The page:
Canvassing the subway platform for Mamdani wasn’t just about looking for a space with foot traffic. As an artist he knew about de-contextualization, a technique with easy application to organizing work.
We have “all of these classic ideas of what it means to stand up to power,” he says, like giving fiery speeches, but there are also “ways to make an idea palatable to someone by stripping it away from the context from which they expect it.”
This ability to engage people where they are using as many vectors of communication as you can opens up a vast array of possibilities for socialist candidates. Recently, in Socialist Forum, Jackson Albert Mann and Patricia Manos made the “Case for a Culture International.” They argue that the resurgent left needs to take a cue from the 20th century Latin America in developing a cultural strategy. In the United States, cultural work is especially necessary in reaching those who have been ignored or forgotten by mainstream Democratic politics and who cannot be reached through traditional electioneering.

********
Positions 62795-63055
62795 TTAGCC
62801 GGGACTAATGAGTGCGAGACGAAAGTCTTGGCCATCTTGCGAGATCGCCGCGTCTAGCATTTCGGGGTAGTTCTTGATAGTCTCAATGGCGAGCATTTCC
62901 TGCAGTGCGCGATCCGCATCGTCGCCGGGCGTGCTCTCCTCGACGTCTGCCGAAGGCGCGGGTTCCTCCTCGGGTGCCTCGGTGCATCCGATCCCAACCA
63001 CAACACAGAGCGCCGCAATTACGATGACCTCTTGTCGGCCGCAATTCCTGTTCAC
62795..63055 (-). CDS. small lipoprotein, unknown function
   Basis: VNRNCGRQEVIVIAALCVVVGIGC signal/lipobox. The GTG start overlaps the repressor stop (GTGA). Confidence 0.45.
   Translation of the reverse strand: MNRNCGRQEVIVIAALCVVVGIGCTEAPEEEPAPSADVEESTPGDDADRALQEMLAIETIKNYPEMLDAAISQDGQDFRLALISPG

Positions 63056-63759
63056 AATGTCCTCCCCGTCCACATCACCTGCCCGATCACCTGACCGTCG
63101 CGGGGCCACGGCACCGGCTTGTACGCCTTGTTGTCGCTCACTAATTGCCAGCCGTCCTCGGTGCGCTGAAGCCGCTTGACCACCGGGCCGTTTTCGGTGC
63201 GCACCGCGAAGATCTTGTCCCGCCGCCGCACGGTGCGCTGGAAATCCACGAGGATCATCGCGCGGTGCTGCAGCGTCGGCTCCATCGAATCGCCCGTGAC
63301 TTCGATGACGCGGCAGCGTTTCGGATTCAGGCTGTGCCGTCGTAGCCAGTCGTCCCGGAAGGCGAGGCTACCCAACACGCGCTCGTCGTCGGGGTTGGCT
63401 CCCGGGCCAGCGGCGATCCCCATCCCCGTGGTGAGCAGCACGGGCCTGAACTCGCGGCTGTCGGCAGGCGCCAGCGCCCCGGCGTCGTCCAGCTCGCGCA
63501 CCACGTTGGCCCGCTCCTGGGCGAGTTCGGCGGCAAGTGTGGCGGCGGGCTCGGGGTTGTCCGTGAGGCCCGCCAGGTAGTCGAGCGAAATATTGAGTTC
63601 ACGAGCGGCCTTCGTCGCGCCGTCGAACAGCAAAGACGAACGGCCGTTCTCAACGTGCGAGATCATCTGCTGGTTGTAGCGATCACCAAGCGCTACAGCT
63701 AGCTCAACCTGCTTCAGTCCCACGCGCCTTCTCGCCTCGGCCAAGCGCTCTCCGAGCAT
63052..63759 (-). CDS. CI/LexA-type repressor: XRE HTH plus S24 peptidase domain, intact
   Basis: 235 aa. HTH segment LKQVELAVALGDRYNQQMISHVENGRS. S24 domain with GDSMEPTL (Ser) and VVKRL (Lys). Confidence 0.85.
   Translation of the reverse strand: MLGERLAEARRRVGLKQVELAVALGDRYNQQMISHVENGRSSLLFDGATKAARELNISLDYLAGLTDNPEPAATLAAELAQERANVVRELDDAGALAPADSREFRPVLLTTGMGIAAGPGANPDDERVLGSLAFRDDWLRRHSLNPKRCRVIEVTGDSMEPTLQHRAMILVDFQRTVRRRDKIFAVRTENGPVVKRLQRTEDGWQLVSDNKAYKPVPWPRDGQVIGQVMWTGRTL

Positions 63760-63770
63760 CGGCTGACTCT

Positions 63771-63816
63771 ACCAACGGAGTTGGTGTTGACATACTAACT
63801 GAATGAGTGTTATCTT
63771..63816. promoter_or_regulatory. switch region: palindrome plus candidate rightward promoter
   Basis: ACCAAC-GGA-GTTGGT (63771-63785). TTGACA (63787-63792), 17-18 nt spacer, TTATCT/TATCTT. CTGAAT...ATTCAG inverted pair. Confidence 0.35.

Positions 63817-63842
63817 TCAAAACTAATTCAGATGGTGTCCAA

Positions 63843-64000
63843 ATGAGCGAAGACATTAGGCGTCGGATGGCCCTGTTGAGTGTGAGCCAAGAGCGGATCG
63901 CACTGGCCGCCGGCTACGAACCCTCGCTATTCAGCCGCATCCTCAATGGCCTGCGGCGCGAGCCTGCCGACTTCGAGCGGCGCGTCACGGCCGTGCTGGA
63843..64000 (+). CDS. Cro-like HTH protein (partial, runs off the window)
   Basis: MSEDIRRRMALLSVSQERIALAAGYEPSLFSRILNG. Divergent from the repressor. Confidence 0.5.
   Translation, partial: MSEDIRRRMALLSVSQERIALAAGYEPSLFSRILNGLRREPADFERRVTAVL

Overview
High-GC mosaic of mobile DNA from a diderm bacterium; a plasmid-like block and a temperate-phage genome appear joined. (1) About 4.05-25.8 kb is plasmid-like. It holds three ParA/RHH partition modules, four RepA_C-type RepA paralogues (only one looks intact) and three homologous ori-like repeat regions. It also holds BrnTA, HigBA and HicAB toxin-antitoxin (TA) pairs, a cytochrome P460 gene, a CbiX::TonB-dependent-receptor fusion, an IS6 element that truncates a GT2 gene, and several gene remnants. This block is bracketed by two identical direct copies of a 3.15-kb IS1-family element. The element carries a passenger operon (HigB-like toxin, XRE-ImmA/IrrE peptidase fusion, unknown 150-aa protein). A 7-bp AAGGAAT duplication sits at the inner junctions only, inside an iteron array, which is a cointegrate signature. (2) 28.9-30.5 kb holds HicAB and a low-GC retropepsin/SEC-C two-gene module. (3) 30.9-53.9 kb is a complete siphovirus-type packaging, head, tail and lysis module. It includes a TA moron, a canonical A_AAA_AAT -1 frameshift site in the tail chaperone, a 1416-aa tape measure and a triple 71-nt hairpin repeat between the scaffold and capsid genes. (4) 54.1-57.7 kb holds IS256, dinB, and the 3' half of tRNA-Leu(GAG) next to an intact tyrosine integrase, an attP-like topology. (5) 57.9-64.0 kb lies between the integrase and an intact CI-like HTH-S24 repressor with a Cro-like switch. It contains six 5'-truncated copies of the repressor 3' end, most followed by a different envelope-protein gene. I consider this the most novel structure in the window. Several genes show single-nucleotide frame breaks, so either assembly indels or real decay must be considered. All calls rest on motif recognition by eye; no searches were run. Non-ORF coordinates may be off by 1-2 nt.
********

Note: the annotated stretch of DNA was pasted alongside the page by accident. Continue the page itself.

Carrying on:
Zohran Kwame Mamdani isn’t the only DSA-endorsed candidate running for office in New York City with a background in cultural work. State Senate candidate Jabari Brisport’s booming voice and compelling oratory skills are staples of Brooklyn protests and rallies and a product of his extensive training as a stage actor. And, while not an artist herself, for South Bronx congressional candidate Samelys López, cultural organizing is an inherent part of community outreach, a tool that can be used to push back against the forces of gentrification.